August In Old England.

AND now when August comes on thee,

And 'mid the golden sea of corn

The merry reapers thou may’st see,

Wilt thou still think the earth forlorn?

August may be regarded as the crown of

summer. It is a well-fed, regal, and manly

month. It has the strength and maturity,

the steady glow and the sobriety, of the year

in it. It is full of wealth and dignity, and as

yet scarcely a touch of decline is discernible

in it.

The lightsome hours of spring have vanished

from the earth, many tribes of flowers

are over and gone. It seems long since we

saw the first snow-drop, since we hailed the

first crocus, since the first daffodils came out

"with all their nodding gold. Many flowers

of the garden have had their little day.

The pied wind-flower and the tulip tall,

And narcissi, the fairest among them all,

And the Naiad-like lily of the vale,

Whom youth makes so fair and passion BOTH pale,

And the hyacinth purple, and white, and blue,

Which Sung from its bells a sweet peal anew.

These, and the guilder-rose, the laburnum,

and the lilac, and a score of others are now

gone for the year. The sun has conquered

them all, they are gone to the pleasant things

of the past, and autumn brings with it another

race. Among these, too, the bee will

revel and the butterflies quiver, and the wasps,

scenting the luscious greengages and apricots,

will come swarming, and dispute with

us the possession of our best fruits.

In the fields and woods the trees grow

ever darker and more umbrageous. In addition

to the wild flowers, the lanes and brook-sides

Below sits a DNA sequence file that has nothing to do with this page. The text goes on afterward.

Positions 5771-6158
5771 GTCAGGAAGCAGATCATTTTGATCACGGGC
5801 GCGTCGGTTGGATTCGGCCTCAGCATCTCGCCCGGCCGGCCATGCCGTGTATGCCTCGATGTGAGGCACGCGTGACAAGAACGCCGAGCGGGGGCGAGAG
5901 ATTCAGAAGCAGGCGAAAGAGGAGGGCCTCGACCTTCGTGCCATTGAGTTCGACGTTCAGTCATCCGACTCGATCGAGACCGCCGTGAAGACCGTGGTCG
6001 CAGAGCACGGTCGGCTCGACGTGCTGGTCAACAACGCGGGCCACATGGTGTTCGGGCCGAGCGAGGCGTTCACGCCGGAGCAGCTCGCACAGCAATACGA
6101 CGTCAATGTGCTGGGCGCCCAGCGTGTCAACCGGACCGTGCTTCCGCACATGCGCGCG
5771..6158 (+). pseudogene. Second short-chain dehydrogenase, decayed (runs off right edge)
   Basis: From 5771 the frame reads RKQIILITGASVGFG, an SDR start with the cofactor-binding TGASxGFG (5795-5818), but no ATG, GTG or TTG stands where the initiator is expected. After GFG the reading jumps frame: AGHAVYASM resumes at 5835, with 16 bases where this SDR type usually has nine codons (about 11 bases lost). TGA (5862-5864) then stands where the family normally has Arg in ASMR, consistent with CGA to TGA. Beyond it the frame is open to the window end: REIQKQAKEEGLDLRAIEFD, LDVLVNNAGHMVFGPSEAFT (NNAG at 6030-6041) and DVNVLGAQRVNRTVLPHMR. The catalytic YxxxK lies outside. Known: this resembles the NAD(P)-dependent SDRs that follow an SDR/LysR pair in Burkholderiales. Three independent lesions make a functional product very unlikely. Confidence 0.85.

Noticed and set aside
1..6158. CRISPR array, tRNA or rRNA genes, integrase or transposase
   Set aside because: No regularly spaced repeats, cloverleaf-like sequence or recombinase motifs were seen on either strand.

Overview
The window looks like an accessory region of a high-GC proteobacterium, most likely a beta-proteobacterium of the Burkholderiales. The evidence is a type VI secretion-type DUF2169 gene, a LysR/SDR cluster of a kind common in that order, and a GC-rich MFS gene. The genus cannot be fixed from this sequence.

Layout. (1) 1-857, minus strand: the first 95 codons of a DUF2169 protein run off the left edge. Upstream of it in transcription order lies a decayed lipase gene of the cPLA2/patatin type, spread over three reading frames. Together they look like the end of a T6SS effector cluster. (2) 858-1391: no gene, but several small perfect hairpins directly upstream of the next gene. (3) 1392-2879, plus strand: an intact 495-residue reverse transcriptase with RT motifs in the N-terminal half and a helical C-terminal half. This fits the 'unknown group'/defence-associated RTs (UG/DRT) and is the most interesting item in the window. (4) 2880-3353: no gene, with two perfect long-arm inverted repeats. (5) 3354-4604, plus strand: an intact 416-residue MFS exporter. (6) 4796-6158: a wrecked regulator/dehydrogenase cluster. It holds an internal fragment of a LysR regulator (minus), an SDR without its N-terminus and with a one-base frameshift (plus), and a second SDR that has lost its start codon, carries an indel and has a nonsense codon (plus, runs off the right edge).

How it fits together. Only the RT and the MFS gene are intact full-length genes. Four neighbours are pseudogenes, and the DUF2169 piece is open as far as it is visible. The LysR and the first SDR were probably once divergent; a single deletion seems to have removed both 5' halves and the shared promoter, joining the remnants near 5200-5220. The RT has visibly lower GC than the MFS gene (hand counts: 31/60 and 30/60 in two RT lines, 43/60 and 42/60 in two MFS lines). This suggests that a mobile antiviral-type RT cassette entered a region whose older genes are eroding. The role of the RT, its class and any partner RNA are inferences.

are gay with willow-herd, meadowsweet,

the artificial-looking chicory, hawkweeds,

and later sprays of honeysuckle. Nuts

are maturing, and many bunches of elderberry

and ripening blackberries abound in

the hedges and copses.

The harvests are yellow and ready for the

sickle, and many a broad expanse is even now

cleared. Fruit begins to show itself on the orchard trees, and to bend their sturdy branches.

Plums cluster them with their downy purple,

or hang loosely like large drops of gold. Yellow,

light-green, and rose-tinted apples stud

the bough, lighting up the dull foliage with

a beauty which, in its own peculiar effect on

the mind, is seen more touching than the delicate blossom of spring.

Go where you will this golden August time,

you meet people abroad for pleasure and holiday-

making. The first grapes are ripening

for them in Germany, France, and Italy.

Figs and melons, peaches and plums, are

heaped in abundance for them on many a

market stall; and picturesque children hold

up tastefully piled little baskets, to tempt

them as they roll by in their carriages, or

rest for a few minutes at the railway stations.

At home and among the fields, the children

of the soil, knowing nothing and dreaming

nothing of the charms of travel and change,

of foreign scenes, foreign peoples, foreign

tongues, and foreign delicacies, are quietly

cutting down and storing up the corn that shall

be the daily bread for which we pray, and for

which we look with constant care in winter.

Their simple hearts, unfed by hopes of more